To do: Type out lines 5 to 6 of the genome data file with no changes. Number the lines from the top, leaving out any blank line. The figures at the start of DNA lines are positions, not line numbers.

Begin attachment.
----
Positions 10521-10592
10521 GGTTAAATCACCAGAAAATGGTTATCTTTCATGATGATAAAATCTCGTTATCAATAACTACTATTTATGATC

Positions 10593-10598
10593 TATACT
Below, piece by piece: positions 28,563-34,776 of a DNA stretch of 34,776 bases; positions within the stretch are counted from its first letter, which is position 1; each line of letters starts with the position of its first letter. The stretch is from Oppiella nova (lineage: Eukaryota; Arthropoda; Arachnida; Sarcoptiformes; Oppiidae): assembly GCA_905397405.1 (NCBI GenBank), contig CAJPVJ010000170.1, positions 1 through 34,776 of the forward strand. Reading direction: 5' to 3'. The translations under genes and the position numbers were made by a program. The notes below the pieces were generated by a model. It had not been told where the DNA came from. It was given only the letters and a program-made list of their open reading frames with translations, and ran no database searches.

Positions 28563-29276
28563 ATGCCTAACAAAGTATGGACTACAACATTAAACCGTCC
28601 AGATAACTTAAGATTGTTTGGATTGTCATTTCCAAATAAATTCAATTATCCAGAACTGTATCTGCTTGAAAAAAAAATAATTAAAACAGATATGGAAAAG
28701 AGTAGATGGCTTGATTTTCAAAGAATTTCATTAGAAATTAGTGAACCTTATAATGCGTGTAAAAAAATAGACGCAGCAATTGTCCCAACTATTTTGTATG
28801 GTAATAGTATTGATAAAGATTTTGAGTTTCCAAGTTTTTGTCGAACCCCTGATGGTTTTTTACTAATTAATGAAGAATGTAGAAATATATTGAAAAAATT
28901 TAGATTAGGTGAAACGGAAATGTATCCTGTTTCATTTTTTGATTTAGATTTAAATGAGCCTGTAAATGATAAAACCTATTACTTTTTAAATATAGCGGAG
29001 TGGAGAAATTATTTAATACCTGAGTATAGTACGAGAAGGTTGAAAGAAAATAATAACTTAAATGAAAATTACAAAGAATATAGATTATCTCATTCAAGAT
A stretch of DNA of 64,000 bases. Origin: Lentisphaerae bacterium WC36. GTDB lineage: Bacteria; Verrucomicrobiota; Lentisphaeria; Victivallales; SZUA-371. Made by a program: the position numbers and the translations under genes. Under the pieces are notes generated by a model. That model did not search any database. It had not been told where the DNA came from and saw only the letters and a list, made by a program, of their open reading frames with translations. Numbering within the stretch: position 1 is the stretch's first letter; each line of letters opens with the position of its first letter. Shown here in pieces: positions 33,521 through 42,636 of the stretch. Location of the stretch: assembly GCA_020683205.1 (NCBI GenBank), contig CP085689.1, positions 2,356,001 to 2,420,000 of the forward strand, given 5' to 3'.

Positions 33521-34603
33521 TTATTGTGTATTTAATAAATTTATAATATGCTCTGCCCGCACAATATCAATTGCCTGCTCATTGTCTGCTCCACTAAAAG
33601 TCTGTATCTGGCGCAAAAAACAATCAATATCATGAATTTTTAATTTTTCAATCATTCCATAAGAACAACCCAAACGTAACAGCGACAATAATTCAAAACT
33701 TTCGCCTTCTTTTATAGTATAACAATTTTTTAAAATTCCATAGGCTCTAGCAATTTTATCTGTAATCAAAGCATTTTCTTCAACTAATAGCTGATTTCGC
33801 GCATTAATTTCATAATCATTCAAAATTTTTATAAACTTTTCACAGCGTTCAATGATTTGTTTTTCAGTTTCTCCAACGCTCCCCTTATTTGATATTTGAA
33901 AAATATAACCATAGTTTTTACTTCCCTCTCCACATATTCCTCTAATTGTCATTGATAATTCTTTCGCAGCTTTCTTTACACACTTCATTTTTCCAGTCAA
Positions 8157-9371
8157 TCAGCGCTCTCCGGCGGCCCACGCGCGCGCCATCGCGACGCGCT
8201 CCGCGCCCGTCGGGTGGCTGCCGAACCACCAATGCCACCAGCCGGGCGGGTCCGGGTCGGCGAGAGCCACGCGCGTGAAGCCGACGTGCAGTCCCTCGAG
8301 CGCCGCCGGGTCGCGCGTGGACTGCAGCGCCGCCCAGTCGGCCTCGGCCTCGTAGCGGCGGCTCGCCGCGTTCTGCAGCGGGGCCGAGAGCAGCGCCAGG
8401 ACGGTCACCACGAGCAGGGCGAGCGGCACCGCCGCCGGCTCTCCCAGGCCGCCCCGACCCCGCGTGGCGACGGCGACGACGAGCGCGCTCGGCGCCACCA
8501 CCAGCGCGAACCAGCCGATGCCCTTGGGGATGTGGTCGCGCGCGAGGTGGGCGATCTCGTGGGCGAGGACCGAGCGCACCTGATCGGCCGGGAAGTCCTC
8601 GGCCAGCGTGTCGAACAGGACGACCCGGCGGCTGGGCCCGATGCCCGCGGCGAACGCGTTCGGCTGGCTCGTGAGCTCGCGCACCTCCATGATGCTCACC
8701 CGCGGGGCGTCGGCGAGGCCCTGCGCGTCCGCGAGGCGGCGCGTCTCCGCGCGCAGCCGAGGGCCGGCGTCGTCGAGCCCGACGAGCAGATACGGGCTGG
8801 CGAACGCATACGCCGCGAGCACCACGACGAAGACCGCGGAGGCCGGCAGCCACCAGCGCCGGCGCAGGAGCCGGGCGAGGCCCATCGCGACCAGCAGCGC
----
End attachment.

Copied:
Below, piece by piece: positions 28,563-34,776 of a DNA stretch of 34,776 bases; positions within the stretch are counted from its first letter, which is position 1; each line of letters starts with the position of its first letter. The stretch is from Oppiella nova (lineage: Eukaryota; Arthropoda; Arachnida; Sarcoptiformes; Oppiidae): assembly GCA_905397405.1 (NCBI GenBank), contig CAJPVJ010000170.1, positions 1 through 34,776 of the forward strand. Reading direction: 5' to 3'. The translations under genes and the position numbers were made by a program. The notes below the pieces were generated by a model. It had not been told where the DNA came from. It was given only the letters and a program-made list of their open reading frames with translations, and ran no database searches.

Positions 28563-29276